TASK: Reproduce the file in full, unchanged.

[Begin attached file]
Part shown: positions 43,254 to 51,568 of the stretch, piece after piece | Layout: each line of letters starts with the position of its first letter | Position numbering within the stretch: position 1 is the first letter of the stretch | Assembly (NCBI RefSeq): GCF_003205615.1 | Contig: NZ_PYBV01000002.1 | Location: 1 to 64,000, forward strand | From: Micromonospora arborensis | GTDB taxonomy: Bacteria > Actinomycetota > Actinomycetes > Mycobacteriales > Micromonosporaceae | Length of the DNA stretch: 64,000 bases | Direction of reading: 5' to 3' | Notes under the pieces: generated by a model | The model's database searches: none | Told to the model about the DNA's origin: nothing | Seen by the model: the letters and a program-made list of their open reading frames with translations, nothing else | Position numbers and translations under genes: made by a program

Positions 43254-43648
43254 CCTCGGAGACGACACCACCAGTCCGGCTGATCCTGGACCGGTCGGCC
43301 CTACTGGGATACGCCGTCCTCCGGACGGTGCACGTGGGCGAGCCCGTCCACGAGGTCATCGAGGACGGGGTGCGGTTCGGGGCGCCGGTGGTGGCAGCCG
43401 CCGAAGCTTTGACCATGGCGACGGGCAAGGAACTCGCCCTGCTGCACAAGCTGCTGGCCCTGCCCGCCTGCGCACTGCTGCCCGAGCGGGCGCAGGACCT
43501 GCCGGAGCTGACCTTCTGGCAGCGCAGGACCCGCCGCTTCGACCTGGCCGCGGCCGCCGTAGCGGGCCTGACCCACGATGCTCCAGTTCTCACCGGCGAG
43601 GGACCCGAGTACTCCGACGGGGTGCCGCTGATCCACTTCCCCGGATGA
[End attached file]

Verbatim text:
Part shown: positions 43,254 to 51,568 of the stretch, piece after piece | Layout: each line of letters starts with the position of its first letter | Position numbering within the stretch: position 1 is the first letter of the stretch | Assembly (NCBI RefSeq): GCF_003205615.1 | Contig: NZ_PYBV01000002.1 | Location: 1 to 64,000, forward strand | From: Micromonospora arborensis | GTDB taxonomy: Bacteria > Actinomycetota > Actinomycetes > Mycobacteriales > Micromonosporaceae | Length of the DNA stretch: 64,000 bases | Direction of reading: 5' to 3' | Notes under the pieces: generated by a model | The model's database searches: none | Told to the model about the DNA's origin: nothing | Seen by the model: the letters and a program-made list of their open reading frames with translations, nothing else | Position numbers and translations under genes: made by a program

Positions 43254-43648
43254 CCTCGGAGACGACACCACCAGTCCGGCTGATCCTGGACCGGTCGGCC
43301 CTACTGGGATACGCCGTCCTCCGGACGGTGCACGTGGGCGAGCCCGTCCACGAGGTCATCGAGGACGGGGTGCGGTTCGGGGCGCCGGTGGTGGCAGCCG
43401 CCGAAGCTTTGACCATGGCGACGGGCAAGGAACTCGCCCTGCTGCACAAGCTGCTGGCCCTGCCCGCCTGCGCACTGCTGCCCGAGCGGGCGCAGGACCT
43501 GCCGGAGCTGACCTTCTGGCAGCGCAGGACCCGCCGCTTCGACCTGGCCGCGGCCGCCGTAGCGGGCCTGACCCACGATGCTCCAGTTCTCACCGGCGAG
43601 GGACCCGAGTACTCCGACGGGGTGCCGCTGATCCACTTCCCCGGATGA